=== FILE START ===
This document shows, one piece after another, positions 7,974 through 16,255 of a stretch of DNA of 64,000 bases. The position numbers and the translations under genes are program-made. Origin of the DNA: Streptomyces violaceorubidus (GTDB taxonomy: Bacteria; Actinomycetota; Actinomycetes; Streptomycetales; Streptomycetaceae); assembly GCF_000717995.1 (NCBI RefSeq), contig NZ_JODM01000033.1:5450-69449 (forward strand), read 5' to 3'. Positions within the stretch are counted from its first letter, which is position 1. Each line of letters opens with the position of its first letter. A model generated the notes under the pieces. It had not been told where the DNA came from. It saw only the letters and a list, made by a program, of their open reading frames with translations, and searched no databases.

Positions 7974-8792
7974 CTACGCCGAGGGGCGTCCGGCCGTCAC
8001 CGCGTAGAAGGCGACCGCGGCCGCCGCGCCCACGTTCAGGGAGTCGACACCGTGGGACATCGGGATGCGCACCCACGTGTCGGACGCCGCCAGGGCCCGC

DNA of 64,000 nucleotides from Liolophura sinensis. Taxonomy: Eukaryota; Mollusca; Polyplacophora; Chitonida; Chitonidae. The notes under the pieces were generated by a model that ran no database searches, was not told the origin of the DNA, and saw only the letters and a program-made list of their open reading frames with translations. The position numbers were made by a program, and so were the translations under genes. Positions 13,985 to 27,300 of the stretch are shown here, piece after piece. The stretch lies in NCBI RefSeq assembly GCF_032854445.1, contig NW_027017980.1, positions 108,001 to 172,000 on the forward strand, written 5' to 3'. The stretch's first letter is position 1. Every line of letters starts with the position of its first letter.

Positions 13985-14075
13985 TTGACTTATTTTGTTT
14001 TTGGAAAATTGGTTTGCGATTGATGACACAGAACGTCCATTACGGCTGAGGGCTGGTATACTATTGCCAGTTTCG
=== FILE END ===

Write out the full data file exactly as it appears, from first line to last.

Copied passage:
This document shows, one piece after another, positions 7,974 through 16,255 of a stretch of DNA of 64,000 bases. The position numbers and the translations under genes are program-made. Origin of the DNA: Streptomyces violaceorubidus (GTDB taxonomy: Bacteria; Actinomycetota; Actinomycetes; Streptomycetales; Streptomycetaceae); assembly GCF_000717995.1 (NCBI RefSeq), contig NZ_JODM01000033.1:5450-69449 (forward strand), read 5' to 3'. Positions within the stretch are counted from its first letter, which is position 1. Each line of letters opens with the position of its first letter. A model generated the notes under the pieces. It had not been told where the DNA came from. It saw only the letters and a list, made by a program, of their open reading frames with translations, and searched no databases.

Positions 7974-8792
7974 CTACGCCGAGGGGCGTCCGGCCGTCAC
8001 CGCGTAGAAGGCGACCGCGGCCGCCGCGCCCACGTTCAGGGAGTCGACACCGTGGGACATCGGGATGCGCACCCACGTGTCGGACGCCGCCAGGGCCCGC

DNA of 64,000 nucleotides from Liolophura sinensis. Taxonomy: Eukaryota; Mollusca; Polyplacophora; Chitonida; Chitonidae. The notes under the pieces were generated by a model that ran no database searches, was not told the origin of the DNA, and saw only the letters and a program-made list of their open reading frames with translations. The position numbers were made by a program, and so were the translations under genes. Positions 13,985 to 27,300 of the stretch are shown here, piece after piece. The stretch lies in NCBI RefSeq assembly GCF_032854445.1, contig NW_027017980.1, positions 108,001 to 172,000 on the forward strand, written 5' to 3'. The stretch's first letter is position 1. Every line of letters starts with the position of its first letter.

Positions 13985-14075
13985 TTGACTTATTTTGTTT
14001 TTGGAAAATTGGTTTGCGATTGATGACACAGAACGTCCATTACGGCTGAGGGCTGGTATACTATTGCCAGTTTCG